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Child Care Resources

Communicating With Your Provider

Rose Allen, Extension Educator – Family Relations; and Joan Sprain; Reviewed by Ronald L. Pitzer, Family Sociologist

Reviewed July 2013 by Kathleen A. Olson, Program Director — Partnering for School Success.

Good communication is the key to a positive child care experience for you, your child and your child care provider. Here are some strategies.

Communicate Every Day

Even when you are in a hurry to get to work or return home after a long day, the time you spend touching bases with your child care provider will help your provider do a better job.

Talk to your provider. The more your provider knows about what is happening in a child’s family, the better he or she will be at providing care and guidance to fit your child’s needs.

Listen to your provider. What did your child do that day? What’s happening with other children in his or her care? Your child care provider is someone you need to know.

Show appreciation for what he or she does. Caring for children all day is hard work. Children provide some great rewards, but as a parent you need to remember that you can’t take your provider’s work for granted. Notice his or her successes. Remember to say thanks. Take the time to express your appreciation.

Respect the confidentiality of your relationship. If you do communicate regularly with your child care provider, most likely you will exchange confidential information about yourself, your child, and your family. Your provider will probably do the same. It’s important that both you and your provider respect the confidentiality of this information.

Share daily pleasures. Your child care provider may spend more waking hours with your child than you do on any given day. He or she talks with the children in his or her care, feeds them, understands how they are feeling, knows their favorite activities, and observes them as they develop and grow. Don’t hurry home without hearing about your child’s day. The more you understand about how your child spent his or her day, the better you will understand how he or she is doing in child care. Child care providers hope that by sharing information, parents will feel more comfortable about leaving their children in their care.

Take advantage of efforts your child care provider makes to communicate. Some common methods include:

Communicating with your provider will help you feel more involved with your child’s care. Communication is an important key to quality care – it’s essential for both you and your provider to develop a parenting partnership.

Communication can also prevent conflicts between parents and child care providers. Differences that are discussed early can often be resolved before they become major issues. Sometimes, however, you may need to deal with conflict concerning the care of your child.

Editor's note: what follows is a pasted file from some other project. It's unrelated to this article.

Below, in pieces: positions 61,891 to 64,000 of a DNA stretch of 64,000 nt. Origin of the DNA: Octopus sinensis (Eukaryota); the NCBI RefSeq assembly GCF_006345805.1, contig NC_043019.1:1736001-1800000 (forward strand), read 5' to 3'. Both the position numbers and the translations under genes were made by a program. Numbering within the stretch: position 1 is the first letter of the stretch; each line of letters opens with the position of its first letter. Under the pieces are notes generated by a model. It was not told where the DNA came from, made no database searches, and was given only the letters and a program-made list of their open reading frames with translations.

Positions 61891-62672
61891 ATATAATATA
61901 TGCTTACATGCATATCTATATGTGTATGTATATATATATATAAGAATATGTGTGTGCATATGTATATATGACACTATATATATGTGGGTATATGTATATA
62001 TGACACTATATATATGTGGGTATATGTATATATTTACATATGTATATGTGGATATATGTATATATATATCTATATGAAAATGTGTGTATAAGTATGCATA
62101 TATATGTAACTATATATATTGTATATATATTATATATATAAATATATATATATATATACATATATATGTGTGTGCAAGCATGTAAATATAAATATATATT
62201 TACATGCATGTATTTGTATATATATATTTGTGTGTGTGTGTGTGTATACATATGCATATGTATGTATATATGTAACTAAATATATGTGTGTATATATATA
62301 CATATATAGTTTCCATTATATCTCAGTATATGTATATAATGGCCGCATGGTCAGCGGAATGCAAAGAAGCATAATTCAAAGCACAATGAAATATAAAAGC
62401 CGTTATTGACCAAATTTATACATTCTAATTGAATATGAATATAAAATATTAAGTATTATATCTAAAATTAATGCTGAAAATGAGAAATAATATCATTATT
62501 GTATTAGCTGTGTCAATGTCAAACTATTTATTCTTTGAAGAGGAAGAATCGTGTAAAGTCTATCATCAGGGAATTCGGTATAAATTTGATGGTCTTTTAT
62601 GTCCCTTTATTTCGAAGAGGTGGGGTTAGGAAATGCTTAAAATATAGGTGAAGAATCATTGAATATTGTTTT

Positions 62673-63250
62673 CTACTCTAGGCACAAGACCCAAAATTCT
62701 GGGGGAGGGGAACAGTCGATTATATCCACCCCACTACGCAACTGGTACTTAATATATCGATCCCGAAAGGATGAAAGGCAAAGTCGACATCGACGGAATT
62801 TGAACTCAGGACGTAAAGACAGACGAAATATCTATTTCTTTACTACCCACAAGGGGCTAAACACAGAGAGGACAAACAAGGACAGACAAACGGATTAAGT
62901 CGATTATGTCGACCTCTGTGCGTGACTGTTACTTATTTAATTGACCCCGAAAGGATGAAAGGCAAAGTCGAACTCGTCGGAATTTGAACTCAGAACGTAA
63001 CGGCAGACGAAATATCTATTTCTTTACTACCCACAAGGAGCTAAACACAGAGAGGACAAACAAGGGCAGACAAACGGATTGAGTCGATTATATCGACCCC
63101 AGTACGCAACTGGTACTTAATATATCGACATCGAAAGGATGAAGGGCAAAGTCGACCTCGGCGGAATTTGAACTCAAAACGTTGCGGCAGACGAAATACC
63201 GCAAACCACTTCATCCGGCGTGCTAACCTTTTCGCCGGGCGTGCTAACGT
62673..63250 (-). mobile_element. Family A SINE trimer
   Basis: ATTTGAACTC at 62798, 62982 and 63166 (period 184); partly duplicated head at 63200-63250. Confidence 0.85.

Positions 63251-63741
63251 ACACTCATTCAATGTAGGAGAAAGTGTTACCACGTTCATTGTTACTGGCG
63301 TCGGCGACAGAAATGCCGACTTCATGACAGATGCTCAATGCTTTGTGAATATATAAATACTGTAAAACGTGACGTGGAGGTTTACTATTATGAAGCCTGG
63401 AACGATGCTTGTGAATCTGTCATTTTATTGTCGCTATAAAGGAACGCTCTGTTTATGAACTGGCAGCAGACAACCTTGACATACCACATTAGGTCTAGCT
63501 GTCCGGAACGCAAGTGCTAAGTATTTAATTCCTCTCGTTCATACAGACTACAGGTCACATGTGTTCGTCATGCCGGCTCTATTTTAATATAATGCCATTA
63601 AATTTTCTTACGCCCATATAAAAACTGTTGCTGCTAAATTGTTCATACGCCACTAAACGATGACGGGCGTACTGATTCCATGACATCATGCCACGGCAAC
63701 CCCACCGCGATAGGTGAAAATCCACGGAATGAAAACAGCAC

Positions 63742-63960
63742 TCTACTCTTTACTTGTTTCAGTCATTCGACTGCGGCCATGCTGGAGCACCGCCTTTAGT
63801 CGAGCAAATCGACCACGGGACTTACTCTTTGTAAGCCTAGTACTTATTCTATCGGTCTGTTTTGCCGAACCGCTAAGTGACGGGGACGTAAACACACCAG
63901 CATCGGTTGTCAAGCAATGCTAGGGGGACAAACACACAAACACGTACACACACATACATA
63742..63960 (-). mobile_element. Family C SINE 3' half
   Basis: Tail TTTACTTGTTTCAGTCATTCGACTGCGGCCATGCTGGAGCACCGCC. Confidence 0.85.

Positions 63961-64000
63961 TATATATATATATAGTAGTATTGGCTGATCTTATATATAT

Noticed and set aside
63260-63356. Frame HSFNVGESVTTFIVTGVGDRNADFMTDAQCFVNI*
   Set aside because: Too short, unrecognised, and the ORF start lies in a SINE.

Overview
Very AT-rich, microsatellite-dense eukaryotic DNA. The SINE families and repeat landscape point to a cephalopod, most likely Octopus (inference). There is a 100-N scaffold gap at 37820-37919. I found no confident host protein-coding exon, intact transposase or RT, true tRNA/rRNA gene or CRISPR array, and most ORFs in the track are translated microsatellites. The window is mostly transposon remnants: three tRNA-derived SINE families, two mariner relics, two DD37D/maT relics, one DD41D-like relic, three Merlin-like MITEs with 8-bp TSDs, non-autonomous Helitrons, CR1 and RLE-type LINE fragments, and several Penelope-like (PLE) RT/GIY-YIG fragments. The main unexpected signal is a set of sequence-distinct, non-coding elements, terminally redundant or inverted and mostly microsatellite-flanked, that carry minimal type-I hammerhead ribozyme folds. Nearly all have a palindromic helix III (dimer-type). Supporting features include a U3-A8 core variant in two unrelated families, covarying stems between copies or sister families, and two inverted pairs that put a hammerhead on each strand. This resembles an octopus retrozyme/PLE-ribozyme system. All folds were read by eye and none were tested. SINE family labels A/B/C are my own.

Communicating About Difficult Issues

There are times you may find yourself needing to talk with your child care provider about an issues. Here are some issues parents and child care providers may encounter:

Research shows that providers have conflicts with parents because of differing parenting values, limited interest in the child, and lack of respect for the provider. Common actions that bring about these conflicts include not paying on time, arriving late to pick up children, or not treating the provider as a professional.

Handling Conflict

Many parents will quit using the provider’s services instead of confronting a difficult problem. Although a change in child care may be one solution, it may also not be the best one for your child.

It’s important to think through the problem before confronting the provider. What happens if it does not get resolved? Is it worth confronting? Is it just a "pet peeve" or is it causing true concern for you and your child? Would it cause concern if your life was less stressful? How have you contributed to the conflict?

It is useful to separate the conflict into two aspects: emotion and content. In the parent-provider role it is important to consider the emotions of the individuals involved. Emotions that create conflict usually include feelings of guilt, shame, jealousy, anger, pressure, feeling left out, and worry. The content involved in conflict might relate to conflicting needs, disagreements over policies and practices, and differing ideas of roles.

If you think it is worth trying to resolve a problem, take time to set an appointment with your provider. Most communication occurs when children are dropped off or picked up. This is usually not a good time to deal with a conflict. Plan a time to discuss your concerns when your child isn’t present.

Focus On the Emotions First

The following guidelines will help you in your relationship with your child care provider.

Focus On the Solution Second

Here are more guidelines that will help you in your relationship with your child care provider.


Leavitt, R. L. (1995). Parent-provider communication in family day care homes. Child and Youth Care Forum, 24, 231-245. doi: 10.1007/BF02128590

Van Ijzendoom, M. H., Tavecchio, L. W. C., Stams, G. J., Verhoeven, M., & Reiling, E. (1998). Attunement between parents and professional caregivers: A comparison of childrearing attitudes in different child care settings. Journal of Marriage and Family, 60, 771-781.

Related Resources

Child Care: Raising Children Together — Good child care provides parents with an extended family to help share in the challenges and joys of raising children.

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